With the high availability of free, but often illegal, content on the Internet, college students continue to pursue cheaper alternatives to seeing movies in theater.
Resident Life Cinema, a part of University of Tennessee libraries, is giving students a legal way to give their wallets some relief.
The program, unveiled this summer, streams select feature films for free from anywhere on campus.
This service began in response to student requests, according to Steve Milewski, Resident Life Cinema coordinator. There are more than 30,000 educational video streams on campus, and Milewski said these feature films were added in the hope to improve the quality of student life.
Available films vary each month. In September, the most viewed film was "Django Unchained." This month's films included "Insidious," "Now You See Me" and "Les Miserables."
Karson Marsh, senior in marketing, has watched films, including "Silver Linings Playbook," through Resident Life Cinema and said she appreciates this new aspect of the library services.
"I think it makes this a more socialization-friendly campus," Marsh said. "Not that we weren't before, but now the library is promoting things that students can spend time enjoying that isn't for a grade."
Charles Maland, professor of film studies, said although these films do not directly relate to students' grades, there is educational gain to many of the films available. Maland is one of the various people who suggest films to feature each month and said he likes to include films that contribute to the history of American art.
Film, Maland said, along with jazz, are two of the most important American art forms of the 20th and 21st centuries.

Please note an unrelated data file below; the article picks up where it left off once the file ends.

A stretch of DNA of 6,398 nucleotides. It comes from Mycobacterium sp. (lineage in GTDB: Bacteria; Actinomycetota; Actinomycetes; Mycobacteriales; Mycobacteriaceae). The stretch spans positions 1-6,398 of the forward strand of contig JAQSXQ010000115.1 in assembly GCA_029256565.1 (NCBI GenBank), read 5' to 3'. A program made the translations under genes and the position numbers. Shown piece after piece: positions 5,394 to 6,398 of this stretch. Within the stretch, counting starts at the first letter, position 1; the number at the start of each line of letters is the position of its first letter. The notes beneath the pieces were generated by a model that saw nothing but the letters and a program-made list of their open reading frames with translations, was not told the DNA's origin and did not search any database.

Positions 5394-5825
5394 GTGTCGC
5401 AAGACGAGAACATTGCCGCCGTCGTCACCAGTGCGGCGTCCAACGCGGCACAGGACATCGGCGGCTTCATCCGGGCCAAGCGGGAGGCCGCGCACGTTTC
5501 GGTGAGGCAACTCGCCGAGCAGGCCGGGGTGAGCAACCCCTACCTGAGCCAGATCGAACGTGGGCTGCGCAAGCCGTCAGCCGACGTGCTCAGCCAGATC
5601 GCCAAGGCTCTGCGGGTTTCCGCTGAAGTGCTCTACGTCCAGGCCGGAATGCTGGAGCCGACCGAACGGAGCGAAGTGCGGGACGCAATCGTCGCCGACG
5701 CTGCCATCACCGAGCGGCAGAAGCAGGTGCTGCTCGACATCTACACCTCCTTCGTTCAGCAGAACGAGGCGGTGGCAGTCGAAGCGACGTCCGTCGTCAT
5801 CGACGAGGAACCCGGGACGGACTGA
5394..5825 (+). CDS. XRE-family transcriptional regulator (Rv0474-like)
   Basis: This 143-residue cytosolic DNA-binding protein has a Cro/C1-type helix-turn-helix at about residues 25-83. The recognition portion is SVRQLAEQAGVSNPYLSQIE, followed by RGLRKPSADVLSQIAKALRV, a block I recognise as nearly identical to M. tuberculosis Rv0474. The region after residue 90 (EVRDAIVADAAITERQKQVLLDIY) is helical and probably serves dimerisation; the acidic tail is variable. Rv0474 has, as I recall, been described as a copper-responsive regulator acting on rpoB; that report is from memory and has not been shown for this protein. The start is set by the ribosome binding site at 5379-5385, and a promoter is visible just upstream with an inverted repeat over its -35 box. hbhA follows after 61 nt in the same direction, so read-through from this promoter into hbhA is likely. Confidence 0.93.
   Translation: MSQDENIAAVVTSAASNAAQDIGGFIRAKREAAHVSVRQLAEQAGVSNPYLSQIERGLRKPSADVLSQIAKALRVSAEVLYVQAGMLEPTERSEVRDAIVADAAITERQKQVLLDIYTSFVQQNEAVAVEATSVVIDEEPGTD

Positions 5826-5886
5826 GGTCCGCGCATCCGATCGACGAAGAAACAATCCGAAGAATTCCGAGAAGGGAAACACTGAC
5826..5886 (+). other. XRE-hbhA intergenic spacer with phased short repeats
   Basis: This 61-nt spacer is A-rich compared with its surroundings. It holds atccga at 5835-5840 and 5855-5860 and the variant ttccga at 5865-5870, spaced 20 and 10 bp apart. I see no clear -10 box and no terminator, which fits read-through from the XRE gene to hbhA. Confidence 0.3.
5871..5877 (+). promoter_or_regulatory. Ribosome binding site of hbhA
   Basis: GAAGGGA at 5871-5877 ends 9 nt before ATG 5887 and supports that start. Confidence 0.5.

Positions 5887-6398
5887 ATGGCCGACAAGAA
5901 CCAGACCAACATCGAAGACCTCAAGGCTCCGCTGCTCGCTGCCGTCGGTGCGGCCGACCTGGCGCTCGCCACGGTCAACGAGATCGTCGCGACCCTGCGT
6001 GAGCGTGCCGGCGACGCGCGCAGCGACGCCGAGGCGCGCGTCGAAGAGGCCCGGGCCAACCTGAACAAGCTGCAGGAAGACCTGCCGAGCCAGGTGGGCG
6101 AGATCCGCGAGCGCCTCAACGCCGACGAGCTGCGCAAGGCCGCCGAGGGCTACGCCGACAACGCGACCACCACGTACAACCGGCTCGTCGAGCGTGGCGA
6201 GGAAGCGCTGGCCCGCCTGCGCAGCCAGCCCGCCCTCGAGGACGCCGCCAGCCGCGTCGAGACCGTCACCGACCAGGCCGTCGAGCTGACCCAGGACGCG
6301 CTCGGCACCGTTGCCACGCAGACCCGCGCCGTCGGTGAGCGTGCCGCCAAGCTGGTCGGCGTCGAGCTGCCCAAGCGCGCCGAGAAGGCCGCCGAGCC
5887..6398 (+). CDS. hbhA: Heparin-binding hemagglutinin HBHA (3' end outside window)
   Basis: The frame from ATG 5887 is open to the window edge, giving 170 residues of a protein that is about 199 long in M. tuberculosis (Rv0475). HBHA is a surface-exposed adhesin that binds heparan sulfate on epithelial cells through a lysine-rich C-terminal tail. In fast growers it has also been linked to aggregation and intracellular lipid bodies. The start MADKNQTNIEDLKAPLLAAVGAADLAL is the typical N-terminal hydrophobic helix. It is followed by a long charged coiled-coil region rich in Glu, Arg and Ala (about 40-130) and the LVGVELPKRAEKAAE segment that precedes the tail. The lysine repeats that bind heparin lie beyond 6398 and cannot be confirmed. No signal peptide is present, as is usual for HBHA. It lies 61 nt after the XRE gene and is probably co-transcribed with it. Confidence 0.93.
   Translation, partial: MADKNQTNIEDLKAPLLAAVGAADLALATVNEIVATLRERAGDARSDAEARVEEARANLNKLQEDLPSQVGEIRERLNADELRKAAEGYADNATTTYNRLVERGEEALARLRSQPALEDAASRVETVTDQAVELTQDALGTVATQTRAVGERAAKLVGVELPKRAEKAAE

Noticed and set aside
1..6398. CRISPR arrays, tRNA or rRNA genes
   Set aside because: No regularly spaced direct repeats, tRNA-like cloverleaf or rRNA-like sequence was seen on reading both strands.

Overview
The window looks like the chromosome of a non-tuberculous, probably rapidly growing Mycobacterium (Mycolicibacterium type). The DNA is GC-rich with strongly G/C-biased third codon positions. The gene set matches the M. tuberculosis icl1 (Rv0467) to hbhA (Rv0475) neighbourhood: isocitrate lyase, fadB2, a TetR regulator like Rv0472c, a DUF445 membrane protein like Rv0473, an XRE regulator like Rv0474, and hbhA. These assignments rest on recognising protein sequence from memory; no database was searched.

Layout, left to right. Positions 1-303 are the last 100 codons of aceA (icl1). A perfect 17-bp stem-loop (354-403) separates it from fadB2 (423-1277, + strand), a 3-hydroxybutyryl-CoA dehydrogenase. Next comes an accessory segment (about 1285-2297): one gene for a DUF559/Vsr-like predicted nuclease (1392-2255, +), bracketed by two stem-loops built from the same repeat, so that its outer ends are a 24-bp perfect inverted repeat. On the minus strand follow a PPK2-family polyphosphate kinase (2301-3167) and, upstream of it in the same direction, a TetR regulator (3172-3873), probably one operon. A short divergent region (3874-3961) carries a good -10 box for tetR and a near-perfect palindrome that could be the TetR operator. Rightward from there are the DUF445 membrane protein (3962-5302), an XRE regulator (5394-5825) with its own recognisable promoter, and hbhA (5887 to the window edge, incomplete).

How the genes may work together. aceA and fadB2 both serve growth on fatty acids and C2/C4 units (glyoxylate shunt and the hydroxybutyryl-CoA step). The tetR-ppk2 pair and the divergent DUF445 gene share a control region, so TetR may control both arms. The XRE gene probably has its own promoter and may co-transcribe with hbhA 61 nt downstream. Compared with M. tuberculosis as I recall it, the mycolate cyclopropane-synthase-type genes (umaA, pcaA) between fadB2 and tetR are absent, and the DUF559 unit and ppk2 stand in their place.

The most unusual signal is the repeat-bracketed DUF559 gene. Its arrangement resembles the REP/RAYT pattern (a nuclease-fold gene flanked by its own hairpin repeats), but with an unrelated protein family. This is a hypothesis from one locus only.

"It's good for educated and curious Americans to know something about the contributions of our artists to cinema and music," Maland said. "To me, the films I suggest are educational in a certain sense, too. They're cultural documents. At the same time, they're works of popular art."
In celebration of Halloween, Maland suggested "Psycho" and "Carrie" this month. For October, Maland chose films from the '70s, including "Annie Hall" and "American Graffiti," that students may not have seen before.
For Marsh, this wide variety of films allows her to watch films she has never seen before. To a student like Marsh, an RA in Laurel Hall, the major benefit of Resident Life Cinema is the convenience.
"I like the opportunity to watch movies that I don't have to pay for or leave my room to watch," Marsh said.
Films requested for the month of November include "After Earth," "The Conjuring," "The Hangover III," "This is the End," "The Purge" and "Pacific Rim," Milewski said.
These will be on a completed list of 26 films.
During finals week in December, the flicks will be replaced by 12 different films. They can be streamed at movies.utk.edu from any location on campus.
Mikewski said the response so far has been great and hopes services such as Resident Life Cinema create a feeling of home on campus.
"We want to create an environment where students are comfortable on campus," Milewski said. "It's a good place to be."